Indonesia: September 18, 1999



Truck carried some 8,000 militia and police out of East Timor, to West Timor (the half of the island that was always part of Indonesia.) The commander of the Indonesian army (TNI) has delayed meeting with the leader of the UN peacekeeping force until the 19th. Many militiamen and police realize that when the UN troops enter, they will eventually be looking for those who participated in atrocities. But many militia remain, as does some 6,000 TNI troops. They are supposed to cooperate with UN peacekeepers. But popular opinion among Indonesians, and many East Timorese (especially those who migrated here from other parts of Indonesia)  is very anti-UN. They are demonstrating this as they leave Dili, the capital of East Timor, burning anything they can't carry away as loot.

Nine warships and transports left the Australian port of Darwin today. They will arrive off East Timor Sunday morning. This task force consisted of the HMAS Adelaide, a guided-missile frigate, .: HMAS ANZAC, a frigate, HMAS Success, a supply ship, and HMAS Tobruk, an amphibious vessel, HMAS  Balikpapan, Labuan and Brunei, all landing ships and the  New Zealand frigate Te Kaha .and the British destroyer HMS Glasgowl.  A high speed Australian transport, that can make it to East Timor in ten hours, did not leave Darwin. This ship carries 500 troops. The peacekeeping force is to comprise about 7,000 troops, led by the Australians. So far, New Sealand, the Philippines, Malaysia, Thailand, Argentina and South Korea have also offered troops. The US will provide intelligence (satellite photos and the like) and logistical (transport aircraft and ships) assistance. Only Australia has troops ready to go in. The other nations will be sending survey teams first. Australia can get over three thousand troops into East Timor within a few days.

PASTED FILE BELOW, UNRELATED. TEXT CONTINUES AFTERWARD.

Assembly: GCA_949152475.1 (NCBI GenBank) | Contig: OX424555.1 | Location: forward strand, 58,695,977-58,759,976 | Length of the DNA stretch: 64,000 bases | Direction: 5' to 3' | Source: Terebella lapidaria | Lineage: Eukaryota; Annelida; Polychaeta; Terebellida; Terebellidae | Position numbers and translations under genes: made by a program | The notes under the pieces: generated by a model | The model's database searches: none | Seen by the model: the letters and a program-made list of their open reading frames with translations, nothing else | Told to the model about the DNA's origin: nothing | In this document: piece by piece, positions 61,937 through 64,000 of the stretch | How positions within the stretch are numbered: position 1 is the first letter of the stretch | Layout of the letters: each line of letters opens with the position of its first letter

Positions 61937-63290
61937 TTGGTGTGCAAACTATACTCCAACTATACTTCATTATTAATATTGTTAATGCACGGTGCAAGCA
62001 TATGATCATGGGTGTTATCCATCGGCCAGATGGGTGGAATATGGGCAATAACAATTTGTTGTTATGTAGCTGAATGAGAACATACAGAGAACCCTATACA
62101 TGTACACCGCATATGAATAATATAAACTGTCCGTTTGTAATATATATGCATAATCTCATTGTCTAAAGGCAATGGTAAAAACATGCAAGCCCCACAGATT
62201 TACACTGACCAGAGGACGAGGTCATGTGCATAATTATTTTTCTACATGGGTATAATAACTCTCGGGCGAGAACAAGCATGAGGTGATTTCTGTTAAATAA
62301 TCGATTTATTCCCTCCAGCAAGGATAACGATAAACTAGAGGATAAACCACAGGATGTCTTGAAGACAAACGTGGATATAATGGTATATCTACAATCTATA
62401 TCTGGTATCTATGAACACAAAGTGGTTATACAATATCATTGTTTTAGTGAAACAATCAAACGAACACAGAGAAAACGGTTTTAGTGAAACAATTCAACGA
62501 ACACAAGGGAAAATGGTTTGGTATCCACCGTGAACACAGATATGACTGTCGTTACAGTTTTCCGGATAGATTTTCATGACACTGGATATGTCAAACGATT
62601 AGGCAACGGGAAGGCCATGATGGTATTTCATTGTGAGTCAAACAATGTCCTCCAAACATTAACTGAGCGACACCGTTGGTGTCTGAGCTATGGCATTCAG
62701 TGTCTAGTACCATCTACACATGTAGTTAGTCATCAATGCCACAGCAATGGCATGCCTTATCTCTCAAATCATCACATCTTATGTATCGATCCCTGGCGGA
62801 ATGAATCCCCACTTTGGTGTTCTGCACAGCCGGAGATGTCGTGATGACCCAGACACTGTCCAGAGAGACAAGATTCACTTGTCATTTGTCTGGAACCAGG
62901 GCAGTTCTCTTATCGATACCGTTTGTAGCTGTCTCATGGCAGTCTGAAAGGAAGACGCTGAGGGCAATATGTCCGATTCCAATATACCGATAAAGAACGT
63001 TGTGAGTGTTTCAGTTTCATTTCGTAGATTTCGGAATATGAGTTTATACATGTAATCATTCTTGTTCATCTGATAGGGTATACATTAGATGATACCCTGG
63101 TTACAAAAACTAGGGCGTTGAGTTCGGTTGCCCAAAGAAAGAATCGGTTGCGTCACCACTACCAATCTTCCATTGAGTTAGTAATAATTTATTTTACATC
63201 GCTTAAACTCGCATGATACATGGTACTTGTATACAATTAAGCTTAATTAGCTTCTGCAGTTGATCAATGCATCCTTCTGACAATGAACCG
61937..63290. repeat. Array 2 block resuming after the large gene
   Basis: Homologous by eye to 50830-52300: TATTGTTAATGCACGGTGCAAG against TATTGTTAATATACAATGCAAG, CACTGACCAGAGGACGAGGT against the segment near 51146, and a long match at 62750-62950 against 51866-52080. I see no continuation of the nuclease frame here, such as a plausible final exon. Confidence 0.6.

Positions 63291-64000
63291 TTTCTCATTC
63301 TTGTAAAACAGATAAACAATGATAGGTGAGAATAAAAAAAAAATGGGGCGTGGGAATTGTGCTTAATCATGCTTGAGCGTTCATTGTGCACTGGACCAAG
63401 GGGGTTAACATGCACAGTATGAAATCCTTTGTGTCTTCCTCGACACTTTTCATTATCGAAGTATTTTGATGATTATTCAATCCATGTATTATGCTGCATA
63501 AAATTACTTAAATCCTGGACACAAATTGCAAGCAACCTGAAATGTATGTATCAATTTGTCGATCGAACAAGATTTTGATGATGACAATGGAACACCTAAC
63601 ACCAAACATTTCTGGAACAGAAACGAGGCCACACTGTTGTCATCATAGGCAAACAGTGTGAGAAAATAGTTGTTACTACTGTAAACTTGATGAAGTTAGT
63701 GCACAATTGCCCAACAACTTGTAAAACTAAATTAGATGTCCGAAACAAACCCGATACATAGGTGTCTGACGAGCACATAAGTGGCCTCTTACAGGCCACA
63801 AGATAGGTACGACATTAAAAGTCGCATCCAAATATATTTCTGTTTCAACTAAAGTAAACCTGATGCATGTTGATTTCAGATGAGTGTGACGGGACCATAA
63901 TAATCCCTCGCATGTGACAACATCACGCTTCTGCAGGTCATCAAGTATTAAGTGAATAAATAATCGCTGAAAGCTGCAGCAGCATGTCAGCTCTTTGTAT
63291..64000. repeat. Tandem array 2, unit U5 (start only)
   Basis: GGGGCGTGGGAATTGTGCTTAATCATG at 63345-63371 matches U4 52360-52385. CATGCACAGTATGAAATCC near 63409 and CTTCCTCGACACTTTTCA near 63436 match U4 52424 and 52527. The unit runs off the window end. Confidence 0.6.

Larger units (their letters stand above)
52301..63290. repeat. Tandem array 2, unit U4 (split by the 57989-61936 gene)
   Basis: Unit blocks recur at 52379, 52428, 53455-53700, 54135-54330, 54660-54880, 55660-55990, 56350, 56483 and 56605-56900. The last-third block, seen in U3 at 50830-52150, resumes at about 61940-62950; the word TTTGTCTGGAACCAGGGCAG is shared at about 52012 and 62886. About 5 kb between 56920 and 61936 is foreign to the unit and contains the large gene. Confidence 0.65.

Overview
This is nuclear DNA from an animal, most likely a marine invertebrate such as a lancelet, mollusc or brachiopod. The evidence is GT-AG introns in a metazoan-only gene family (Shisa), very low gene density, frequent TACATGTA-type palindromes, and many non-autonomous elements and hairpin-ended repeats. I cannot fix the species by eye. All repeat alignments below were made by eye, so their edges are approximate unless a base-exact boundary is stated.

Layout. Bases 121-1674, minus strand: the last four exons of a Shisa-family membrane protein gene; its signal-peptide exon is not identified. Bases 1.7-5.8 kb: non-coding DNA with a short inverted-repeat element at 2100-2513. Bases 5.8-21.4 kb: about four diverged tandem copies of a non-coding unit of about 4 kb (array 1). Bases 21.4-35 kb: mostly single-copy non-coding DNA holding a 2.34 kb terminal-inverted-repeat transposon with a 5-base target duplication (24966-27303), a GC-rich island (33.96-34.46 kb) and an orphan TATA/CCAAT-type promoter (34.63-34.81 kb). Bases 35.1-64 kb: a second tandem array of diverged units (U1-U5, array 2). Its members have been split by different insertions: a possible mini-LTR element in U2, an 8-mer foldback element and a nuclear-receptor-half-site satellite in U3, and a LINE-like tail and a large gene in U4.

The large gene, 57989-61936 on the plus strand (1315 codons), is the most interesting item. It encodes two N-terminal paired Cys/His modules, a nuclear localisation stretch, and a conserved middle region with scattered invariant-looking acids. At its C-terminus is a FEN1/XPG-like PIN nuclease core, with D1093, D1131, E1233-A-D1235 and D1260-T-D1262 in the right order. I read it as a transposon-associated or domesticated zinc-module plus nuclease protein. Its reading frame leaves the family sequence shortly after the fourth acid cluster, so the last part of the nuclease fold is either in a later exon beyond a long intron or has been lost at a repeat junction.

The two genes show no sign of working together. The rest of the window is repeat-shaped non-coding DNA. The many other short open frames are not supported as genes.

Over 20,000 tons of food packets were air dropped to the nearly 200,000 refugees who had fled to the bush to escape militia violence.

September 17; UN aircraft carrying emergency food for Timorese refugees have landed in Dili, where they will take on Indonesian guides to assist the pilots in finding refugees in need of food. The Indonesians also want to keep the UN operations under their observation until the independence of East Timor becomes official at the end of the year. The Indonesian government said it cannot protect Western journalists in East Timor because of the anti-intervention sentiments. This has been the case for several weeks and as a result only scattered reports have come out of East Timor. There are no reliable numbers on how many people have been killed or turned into refugees. It is fairly certain that most of Dili has been burned down, but Dili has been the center of most militia activity so far. So it is uncertain what is going on in the rest of East Timor. The UN estimates there are 300,000-400,000 refugees and 100,000-150,000 are in need of food. Students rioted in Jakarta against a new security law being debated in parliament. Three people were killed during Moslem-Christian rioting in Ambon.

September 16; East Timorese refugees who flee to other parts of Indonesia find militias similar to the ones they are running from, and the local militias are proving just as hostile as the ones left behind. Indonesians are not taking the independence vote of the East Timorese well at all, and emotions are running hot. In the past, this has proven a deadly situation. In the west Indonesian province of Aceh, Islamic religious leaders have asked for an independence referendum. Aceh was one area of Indonesia that has always had a strong independence tendency. Even before the Europeans showed up four hundred years ago, Aceh was difficult to keep under control. The Indonesian government has cancelled a long standing military security pact with Australia. Although the government has agreed to allow Australia to lead the peacekeeping force into East Timor, the idea of non-Asians (or non-Asian looking) troops entering Indonesian territory is very unpopular. 




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